Most beetle species have larval periods where they feed vigorously on organic material until they pupate into their adult form; grubs are larvae beetles. In Southern California, several grub species feed in particular gardens, from chafers (Cyclocephala spp.) to June beetles (Cotinis mutabilis). Each grub species prefers different garden areas for sustenance, such as lawns or tilled flowerbeds.
Masked chafer larvae specific to Southern California are cyclocephala hirta and cyclocephala pasadenae. Both beetles begin as tiny, white larvae hidden in turf grass; adult beetles lay their eggs deep in grass blades for protection. As the larvae become active, they burrow into the soil to reach densely packed grass roots. Root material provides instant nourishment for growing grubs. Although most healthy lawns sustain some grub damage each year, large larvae populations cause widespread turf damage. Brown, dead spots appear across your turf. With large infestations, you can actually pull on your turf and it rises easily from the soil.
Cultivated Garden Beds
June beetle larvae prefer vegetable or flower gardens as their main food source. Instead of targeting root systems, they burrow in soil for decomposing vegetation. Garden debris, manure and compost attract adult June beetles to hide their eggs initially. As grubs emerge, they quickly dig into cultivated soil to feed uninterrupted; they are often difficult to find unless you turn the soil. You may see plant growth stunting or toppled seedlings with high, June beetle larvae populations in your garden. In fact, they attack root vegetables as well if organic material becomes scarce.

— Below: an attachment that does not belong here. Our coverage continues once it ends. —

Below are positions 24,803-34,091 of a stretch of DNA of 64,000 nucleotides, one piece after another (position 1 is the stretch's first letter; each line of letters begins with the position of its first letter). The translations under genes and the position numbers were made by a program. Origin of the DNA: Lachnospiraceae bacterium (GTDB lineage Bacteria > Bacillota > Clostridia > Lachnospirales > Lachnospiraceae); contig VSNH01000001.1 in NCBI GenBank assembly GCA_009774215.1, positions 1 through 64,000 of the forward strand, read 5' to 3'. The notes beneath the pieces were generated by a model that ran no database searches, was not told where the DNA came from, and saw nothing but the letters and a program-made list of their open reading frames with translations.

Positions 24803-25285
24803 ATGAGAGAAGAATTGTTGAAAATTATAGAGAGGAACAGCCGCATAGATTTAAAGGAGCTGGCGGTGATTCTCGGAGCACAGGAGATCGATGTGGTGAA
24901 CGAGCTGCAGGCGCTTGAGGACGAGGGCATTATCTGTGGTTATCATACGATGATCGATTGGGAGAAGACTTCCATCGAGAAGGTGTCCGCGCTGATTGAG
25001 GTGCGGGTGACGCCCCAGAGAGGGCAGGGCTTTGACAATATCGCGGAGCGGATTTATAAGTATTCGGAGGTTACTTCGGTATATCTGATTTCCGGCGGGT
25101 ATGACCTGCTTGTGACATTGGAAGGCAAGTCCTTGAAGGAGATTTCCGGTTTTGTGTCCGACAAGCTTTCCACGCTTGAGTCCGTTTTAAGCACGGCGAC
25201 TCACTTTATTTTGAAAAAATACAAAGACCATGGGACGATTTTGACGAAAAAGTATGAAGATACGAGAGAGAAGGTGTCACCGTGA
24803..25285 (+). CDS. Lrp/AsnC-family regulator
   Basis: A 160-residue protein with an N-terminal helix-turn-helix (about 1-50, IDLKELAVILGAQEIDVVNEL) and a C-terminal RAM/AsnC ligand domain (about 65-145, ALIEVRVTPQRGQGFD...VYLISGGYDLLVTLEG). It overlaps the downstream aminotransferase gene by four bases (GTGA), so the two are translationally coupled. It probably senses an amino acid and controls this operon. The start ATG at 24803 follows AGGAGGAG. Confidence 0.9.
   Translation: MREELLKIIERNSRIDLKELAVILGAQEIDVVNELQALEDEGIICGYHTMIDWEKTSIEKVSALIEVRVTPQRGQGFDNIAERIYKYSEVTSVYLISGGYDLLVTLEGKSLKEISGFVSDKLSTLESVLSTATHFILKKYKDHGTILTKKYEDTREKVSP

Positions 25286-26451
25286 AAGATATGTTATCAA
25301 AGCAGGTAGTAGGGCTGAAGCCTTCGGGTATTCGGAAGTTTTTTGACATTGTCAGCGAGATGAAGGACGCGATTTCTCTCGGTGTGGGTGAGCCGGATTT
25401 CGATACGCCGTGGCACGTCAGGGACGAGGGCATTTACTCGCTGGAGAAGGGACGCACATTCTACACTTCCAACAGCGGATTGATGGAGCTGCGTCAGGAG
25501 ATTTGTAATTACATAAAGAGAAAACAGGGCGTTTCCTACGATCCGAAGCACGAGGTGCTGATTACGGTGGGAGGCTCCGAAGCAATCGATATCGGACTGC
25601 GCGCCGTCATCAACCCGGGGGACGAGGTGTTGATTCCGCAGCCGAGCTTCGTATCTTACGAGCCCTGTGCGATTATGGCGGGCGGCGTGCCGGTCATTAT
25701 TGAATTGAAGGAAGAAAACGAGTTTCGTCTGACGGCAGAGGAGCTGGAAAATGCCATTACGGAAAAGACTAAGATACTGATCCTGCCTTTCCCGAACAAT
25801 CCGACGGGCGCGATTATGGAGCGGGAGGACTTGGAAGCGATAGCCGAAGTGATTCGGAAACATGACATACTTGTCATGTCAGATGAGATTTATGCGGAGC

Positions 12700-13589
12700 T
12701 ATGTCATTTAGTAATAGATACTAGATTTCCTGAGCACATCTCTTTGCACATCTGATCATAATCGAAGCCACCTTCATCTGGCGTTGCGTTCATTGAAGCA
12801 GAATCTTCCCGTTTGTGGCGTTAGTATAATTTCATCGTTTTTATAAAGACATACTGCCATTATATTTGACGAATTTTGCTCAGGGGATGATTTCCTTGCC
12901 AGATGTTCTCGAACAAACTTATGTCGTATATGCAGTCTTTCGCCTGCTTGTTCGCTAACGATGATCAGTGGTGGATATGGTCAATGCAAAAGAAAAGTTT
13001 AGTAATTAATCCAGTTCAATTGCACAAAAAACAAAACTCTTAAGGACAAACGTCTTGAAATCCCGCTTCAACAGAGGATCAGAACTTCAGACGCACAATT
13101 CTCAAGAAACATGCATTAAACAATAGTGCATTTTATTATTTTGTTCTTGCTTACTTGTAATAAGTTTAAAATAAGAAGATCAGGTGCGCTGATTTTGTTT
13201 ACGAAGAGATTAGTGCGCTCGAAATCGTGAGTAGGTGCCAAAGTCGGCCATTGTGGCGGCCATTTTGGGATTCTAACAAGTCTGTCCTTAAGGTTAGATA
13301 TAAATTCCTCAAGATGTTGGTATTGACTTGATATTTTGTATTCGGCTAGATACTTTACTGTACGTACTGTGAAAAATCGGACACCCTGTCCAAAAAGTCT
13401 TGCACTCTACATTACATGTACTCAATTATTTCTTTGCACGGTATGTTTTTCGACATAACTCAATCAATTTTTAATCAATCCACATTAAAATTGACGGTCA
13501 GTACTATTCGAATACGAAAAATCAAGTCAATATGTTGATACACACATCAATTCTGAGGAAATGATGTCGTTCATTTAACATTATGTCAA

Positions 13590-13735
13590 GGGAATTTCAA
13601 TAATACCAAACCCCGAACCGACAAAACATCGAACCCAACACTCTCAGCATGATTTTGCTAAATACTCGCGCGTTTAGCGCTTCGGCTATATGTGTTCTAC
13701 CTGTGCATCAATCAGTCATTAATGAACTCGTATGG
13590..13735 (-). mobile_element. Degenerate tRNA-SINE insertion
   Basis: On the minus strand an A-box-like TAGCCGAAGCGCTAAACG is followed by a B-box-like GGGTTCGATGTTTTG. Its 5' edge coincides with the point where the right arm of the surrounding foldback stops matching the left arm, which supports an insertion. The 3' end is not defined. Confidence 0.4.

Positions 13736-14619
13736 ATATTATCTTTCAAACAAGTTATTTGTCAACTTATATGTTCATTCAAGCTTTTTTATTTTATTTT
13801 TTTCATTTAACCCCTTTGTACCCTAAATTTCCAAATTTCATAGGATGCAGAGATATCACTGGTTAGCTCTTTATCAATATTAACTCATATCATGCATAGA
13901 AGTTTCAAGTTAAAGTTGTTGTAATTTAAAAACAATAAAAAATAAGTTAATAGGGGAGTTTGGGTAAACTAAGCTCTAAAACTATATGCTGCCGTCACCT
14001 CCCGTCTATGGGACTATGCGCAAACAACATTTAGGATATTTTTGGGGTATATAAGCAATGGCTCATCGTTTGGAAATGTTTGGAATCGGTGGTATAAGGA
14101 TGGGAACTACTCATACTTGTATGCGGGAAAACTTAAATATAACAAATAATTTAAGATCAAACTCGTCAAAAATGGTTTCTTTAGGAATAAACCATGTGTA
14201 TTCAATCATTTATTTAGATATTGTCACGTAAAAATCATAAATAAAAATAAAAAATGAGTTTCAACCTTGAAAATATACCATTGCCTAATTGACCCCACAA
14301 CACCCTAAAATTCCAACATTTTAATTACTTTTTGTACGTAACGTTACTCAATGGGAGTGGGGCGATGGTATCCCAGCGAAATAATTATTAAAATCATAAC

If you suspect a grub infestation, gently pull up on your turf or shallowly turn your garden soil. Approximately five grubs in a square-foot space calls for chemical intervention; grubs quickly decimate your garden with this high-density population. For masked chafers, you must water an insecticide into the soil to bring the chemicals near the larvae hidden at the root level. Follow all insecticide instructions to avoid plant or personal injury. June beetle larvae, on the other hand, tend to climb out of the soil if you apply insecticides. Do not water these chemicals into the soil, but allow them to remain on the soil surface as larvae emerge. Careful insecticide application allows you to preserve your plants from continual grub damage.
Remove a small grub infestation through turf aeration. Using a solid spike machine, you pierce the ground to create beneficial air pockets while decimating feeding larvae. For cultivated gardens, expose grubs to the air and local predators by carefully tilling the soil with a garden hoe. If you have a garden area not in use, simply overwater the area to flush larvae out of the soil; they quickly drown in wet conditions.
- University of California Statewide Integrated Pest Management Program: Turfgrass Masked Chafers (White Grubs)
- North Carolina State University: White Grubs in Turf
- University of California Statewide Integrated Pest Management Program: Green Fruit Beetle -- Cotinis Mutabilis
- Los Angeles Times: The Dry Garden: What's That Bug? Expert James Hogue Helps Identify Grubs, Beetles and More
- Virginia Cooperative Extension: White Grubs in Vegetable Gardens
- Photo Credit Medioimages/Photodisc/Photodisc/Getty Images